Digest>Archives> Jul/Aug 2022

Lighthouse Keeper Louis Napoleon de Diemar, Jr.

A Mini Biography


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Some web sites have incorrectly spelled Louis N. ...

Although he was born in Montreal, Canada, Louis Napoleon de Diemar, Jr. did not hesitate to join the United States Union Army to fight for the North at the outbreak of the Civil War. With his brother Benjamin, he joined the First Wisconsin Infantry. It was a decision that changed his life forever.

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The 1866 Southport Lighthouse in Kenosha, ...

Louis Napoleon de Diemar, Jr. was one of the 7,621 casualties of the Battle of Perrysville, Missouri, also known as the Battle of Chaplin Hills, where, on October 8, 1862, 1,422 soldiers were killed and 5,534 were wounded. It was here where Louis lost his right arm, which later helped him secure the appointment in 1872 as a lighthouse keeper at the Southport Lighthouse in Kenosha, Wisconsin and a career in the U.S. Lighthouse Service that would last 41 years.

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Michigan’s South Haven South Pierhead Lighthouse ...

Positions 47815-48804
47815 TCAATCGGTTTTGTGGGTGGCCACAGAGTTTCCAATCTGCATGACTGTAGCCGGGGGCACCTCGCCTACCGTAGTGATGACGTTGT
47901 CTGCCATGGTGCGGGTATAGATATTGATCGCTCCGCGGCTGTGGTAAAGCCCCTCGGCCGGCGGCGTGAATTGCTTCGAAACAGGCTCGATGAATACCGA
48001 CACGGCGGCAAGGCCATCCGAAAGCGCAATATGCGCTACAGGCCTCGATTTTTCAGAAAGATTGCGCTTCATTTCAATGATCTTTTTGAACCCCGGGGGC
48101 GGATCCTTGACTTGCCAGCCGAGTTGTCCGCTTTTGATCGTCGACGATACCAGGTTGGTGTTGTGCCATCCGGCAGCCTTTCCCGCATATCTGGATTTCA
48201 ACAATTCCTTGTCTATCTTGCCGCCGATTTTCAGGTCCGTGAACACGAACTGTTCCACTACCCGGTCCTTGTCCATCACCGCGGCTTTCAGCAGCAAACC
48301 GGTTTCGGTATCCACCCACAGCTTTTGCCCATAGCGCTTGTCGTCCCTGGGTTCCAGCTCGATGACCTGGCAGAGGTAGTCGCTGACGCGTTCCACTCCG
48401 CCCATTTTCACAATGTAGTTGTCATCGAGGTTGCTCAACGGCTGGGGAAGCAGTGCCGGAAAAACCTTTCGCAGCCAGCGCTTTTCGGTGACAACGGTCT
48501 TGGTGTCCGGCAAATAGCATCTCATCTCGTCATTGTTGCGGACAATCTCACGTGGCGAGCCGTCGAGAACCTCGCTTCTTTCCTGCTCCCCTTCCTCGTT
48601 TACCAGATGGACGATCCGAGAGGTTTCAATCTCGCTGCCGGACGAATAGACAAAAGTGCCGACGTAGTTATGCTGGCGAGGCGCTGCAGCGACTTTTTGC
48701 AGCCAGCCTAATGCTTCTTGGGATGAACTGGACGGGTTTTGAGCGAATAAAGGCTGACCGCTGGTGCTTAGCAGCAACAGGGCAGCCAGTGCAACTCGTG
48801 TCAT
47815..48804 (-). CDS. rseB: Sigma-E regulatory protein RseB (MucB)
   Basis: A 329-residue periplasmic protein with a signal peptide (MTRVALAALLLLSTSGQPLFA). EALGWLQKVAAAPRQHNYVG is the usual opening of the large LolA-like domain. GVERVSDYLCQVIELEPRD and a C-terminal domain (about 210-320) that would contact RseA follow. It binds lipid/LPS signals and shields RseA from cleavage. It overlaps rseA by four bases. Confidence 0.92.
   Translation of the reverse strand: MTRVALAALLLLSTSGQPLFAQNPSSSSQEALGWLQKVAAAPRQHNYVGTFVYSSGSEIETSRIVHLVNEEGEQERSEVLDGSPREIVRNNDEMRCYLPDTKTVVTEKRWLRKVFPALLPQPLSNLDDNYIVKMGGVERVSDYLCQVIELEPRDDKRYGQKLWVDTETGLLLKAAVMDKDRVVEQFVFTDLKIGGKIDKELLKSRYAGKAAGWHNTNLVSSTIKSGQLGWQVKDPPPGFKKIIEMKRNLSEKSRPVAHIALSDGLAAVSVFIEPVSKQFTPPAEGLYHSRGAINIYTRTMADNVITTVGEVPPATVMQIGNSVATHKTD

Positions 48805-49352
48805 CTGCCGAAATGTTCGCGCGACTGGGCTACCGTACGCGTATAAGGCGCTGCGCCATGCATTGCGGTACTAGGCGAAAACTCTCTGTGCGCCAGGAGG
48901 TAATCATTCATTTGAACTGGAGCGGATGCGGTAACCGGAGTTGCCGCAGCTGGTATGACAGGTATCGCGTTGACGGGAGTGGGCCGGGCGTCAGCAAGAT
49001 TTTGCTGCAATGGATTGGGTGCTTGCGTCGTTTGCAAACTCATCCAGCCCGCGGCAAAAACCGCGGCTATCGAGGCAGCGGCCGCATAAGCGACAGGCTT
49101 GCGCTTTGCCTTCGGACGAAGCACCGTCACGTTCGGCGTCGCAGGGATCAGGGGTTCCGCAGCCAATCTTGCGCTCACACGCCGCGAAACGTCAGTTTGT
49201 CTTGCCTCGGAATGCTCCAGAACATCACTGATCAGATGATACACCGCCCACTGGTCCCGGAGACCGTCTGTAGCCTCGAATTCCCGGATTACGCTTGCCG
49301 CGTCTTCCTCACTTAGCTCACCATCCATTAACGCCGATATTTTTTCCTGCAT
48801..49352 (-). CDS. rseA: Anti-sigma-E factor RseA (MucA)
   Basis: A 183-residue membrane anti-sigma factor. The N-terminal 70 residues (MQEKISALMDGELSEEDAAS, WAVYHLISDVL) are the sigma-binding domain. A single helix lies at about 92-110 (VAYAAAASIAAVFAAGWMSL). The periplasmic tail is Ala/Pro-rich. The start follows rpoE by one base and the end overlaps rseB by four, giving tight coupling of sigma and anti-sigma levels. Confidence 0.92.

In 1874 he was able to get his wife, Mary, appointed as his assistant keeper at the Southport Lighthouse, a position she held until 1882.

When the Southport Lighthouse, in Kenosha, Wisconsin, was discontinued on May 28, 1906, Louis N. de Diemar, Jr. was transferred to the Kenosha North Pier Lighthouse, where he served until 1907. Later he was appointed as the keeper of the South Haven South Pierhead Lighthouse in South Haven, Michigan, where he served until his death in 1913.

Lighthouse keeper Louis Napoleon de Diemar, Jr. claimed that he was related to Napoleon Bonaparte, who was Emperor of France in the early 1800s, and often showed others the paperwork that reportedly verified his heritage.

At some point Louis de Diemer, Jr. ran into trouble with Lighthouse Inspector J.M. Orchard who made allegations that he was lazy and lax in his duties, charges that were later dismissed after others came to de Diemar’s defense. However, the inspector persisted in his complaints, stating that as a one-armed keeper, Louis de Diemar, Jr. could not properly disassemble, clean, and reassemble the fog signal steam equipment. Finally, in front of a large gathering of witnesses, some who were government officials, he disassembled, cleaned, and reassembled the fog signal equipment and proceeded to start blasting the horn and reportedly did so until the lighthouse inspector left.

This story appeared in the Jul/Aug 2022 edition of Lighthouse Digest Magazine. The print edition contains more stories than our internet edition, and each story generally contains more photographs - often many more - in the print edition. For subscription information about the print edition, click here.

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